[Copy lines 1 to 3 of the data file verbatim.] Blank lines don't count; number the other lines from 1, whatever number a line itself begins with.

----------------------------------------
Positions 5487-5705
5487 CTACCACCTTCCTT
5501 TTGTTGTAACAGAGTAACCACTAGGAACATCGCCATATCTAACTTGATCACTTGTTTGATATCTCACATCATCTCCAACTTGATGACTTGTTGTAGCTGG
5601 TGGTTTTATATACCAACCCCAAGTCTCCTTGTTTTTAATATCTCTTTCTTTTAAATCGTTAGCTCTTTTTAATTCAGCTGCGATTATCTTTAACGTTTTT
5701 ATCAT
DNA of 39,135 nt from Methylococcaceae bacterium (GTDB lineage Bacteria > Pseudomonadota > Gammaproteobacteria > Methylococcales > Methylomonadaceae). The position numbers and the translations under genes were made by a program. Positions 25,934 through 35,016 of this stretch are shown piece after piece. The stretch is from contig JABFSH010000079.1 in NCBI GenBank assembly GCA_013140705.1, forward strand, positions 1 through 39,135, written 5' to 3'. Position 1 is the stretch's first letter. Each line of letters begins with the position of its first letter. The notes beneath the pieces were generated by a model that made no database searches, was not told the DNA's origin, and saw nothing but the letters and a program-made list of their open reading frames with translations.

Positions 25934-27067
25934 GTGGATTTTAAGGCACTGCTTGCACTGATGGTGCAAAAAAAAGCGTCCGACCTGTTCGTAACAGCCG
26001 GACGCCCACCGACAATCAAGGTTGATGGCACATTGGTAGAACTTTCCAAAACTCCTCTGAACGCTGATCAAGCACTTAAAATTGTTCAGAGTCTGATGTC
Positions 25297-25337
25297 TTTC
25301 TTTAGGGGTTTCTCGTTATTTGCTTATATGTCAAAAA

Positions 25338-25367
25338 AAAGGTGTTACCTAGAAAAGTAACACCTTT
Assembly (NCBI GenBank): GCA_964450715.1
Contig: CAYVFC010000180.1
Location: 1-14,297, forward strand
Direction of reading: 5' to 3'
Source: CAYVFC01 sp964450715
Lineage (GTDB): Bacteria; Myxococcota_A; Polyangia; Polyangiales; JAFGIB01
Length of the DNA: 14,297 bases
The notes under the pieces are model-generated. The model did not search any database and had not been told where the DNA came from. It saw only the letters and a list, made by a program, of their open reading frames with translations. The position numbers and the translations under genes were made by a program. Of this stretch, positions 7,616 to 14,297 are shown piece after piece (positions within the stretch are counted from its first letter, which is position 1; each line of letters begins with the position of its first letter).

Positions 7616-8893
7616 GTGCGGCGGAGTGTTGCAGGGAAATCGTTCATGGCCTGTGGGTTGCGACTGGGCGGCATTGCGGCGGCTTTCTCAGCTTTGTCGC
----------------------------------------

Positions 5487-5705
5487 CTACCACCTTCCTT
5501 TTGTTGTAACAGAGTAACCACTAGGAACATCGCCATATCTAACTTGATCACTTGTTTGATATCTCACATCATCTCCAACTTGATGACTTGTTGTAGCTGG